UNESCO concludes its 40th General Conference with the adoption of a Convention facilitating universities exchanges
Paris, 27 November - UNESCO has concluded this week its General Conference after adopting a draft Convention to facilitate student mobility between universities on five continents, and having been entrusted with the task of elaborating ethical rules in the development of artificial intelligence. The General Conference, UNESCO's governing body, meets every two years to establish the Organization's programme and budget.
"We are entering a new era, one of new breath," said UNESCO Director-General Audrey Azoulay, as she took stock of the fortieth session, which took place from 12 to 27 November. Pointing out that after more than twenty years of setbacks and restrictions, the budgetary situation was normalizing, she stressed that by "accepting an increase in their contributions, which is extremely rare in the UN system today, Member States had expressed their confidence and support for the direction given to UNESCO over the past two years and especially for the progress of its strategic transformation. “
Member States have agreed on a budget for 2020-2022 of $534 million (+3%). At Sweden's initiative, the General Conference amended the Organization's Constitution to suspend the right to vote - as well as the right to run for election to the Executive Board - of States that are not up to date with their contributions.
Among the decisions taken by UNESCO's 193 Member States is the adoption of a Convention on Inter-University Mobility, which will enter into force after being ratified by twenty countries. The Convention will foster academic mobility between regions and the establishment of universal principles to improve the recognition of diplomas. It will complement UNESCO's five regional conventions on the recognition of higher education qualifications.
At the same time, some 100 ministers of education and as many university representatives participating in the UNESCO Chairs Programme met to promote the emergence of a more inclusive "global campus", allowing for better student mobility and responding to the rapid increase in the number of students enrolled in higher education.
The other major decision of the General Conference concerns the elaboration of an international standard-setting instrument on the ethics of artificial intelligence. Experts selected by UNESCO will be responsible for preparing a project after extensive consultation. Two intergovernmental meetings are expected to be held in 2021 to finalize ethical standards based on fundamental human rights.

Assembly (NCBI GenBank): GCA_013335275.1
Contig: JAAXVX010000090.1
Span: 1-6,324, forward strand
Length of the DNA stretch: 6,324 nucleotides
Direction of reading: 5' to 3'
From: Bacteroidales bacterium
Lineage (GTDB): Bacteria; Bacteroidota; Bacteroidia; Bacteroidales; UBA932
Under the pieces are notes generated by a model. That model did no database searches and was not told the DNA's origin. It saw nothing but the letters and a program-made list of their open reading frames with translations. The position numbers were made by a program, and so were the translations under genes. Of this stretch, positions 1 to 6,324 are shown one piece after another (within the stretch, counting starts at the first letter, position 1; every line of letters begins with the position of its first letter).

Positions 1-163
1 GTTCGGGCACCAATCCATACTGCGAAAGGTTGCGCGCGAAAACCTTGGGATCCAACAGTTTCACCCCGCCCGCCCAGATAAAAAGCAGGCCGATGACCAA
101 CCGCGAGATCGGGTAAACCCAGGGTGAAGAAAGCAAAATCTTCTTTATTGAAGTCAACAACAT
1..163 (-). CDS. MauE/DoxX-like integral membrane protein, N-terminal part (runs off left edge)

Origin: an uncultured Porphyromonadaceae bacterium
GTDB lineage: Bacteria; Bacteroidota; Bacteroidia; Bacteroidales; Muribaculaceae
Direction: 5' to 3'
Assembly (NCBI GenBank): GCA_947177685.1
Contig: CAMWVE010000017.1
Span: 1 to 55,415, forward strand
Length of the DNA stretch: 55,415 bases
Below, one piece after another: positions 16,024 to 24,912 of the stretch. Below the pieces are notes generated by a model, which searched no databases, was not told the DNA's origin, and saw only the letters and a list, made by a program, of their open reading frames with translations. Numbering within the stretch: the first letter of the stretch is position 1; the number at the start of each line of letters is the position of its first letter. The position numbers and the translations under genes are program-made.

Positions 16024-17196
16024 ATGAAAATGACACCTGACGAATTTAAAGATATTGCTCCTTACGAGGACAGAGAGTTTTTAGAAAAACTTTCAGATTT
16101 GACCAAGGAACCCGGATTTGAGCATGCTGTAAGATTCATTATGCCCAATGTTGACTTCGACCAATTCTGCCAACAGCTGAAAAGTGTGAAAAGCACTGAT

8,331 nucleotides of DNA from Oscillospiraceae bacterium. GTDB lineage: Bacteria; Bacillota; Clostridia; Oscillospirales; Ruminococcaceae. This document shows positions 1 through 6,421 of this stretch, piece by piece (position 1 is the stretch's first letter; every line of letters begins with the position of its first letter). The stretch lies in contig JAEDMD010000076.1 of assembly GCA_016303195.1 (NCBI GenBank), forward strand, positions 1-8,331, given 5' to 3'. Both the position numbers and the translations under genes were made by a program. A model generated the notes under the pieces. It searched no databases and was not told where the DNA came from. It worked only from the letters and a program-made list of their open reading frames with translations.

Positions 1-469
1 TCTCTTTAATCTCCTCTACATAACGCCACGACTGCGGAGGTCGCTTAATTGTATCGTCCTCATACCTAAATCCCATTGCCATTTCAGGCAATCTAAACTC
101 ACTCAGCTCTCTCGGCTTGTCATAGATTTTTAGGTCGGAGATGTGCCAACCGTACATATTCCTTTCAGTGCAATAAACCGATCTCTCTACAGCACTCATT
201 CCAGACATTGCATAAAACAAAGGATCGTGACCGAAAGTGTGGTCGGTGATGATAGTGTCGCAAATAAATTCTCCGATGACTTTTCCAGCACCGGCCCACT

In addition, the General Conference also hosted an exceptional meeting of 116 ministers and deputy ministers of culture. They emphasized the essential role of culture in the development of more cohesive, resilient and inclusive societies. At the end of the ministerial meeting, Mexico announced the organization in 2022 of a second "Mondiacult" World Conference on Cultural Policies. In 1982, at the first edition, the international community broadened the definition of culture, which has since then been regarded as the set of distinctive spiritual, material, intellectual and emotional features of society or a social group.
The General Conference also chose to celebrate eight new International Days - Art (15 April), Islamic Art (18 November), African and Afro-Descendant Culture (24 January), Engineering for Sustainable Development (4 March), Logic (14 January), Mathematics (14 March), Olive Tree (26 November) and Portuguese Language (5 May). It has also decided that every first Thursday in November there will be an International Day against Violence and Harassment in Schools, including cyber-bullying. In a further development, 2022 will be proclaimed the International Year of the Basic Sciences for Sustainable Development.
The General Conference was also an opportunity for an exchange between young people and some ten government leaders on the theme:"(Re-)Generation - Rethinking multilateralism with young actors for change". Participants urged governments to intensify their efforts to combat climate change, invest more in education and join concerted efforts to ensure that technology is used to serve people and their rights.
At the opening of the General Conference, United Nations Secretary-General António Guterres had warned against the breakup of the international community, claiming that "UNESCO's action was essential to rally the world". In Audrey Azoulay's view, "contemporary challenges (...) cannot be circumscribed to territorial boundaries. They cannot find any other sustainable solution than a collaborative, supportive and multilateral one.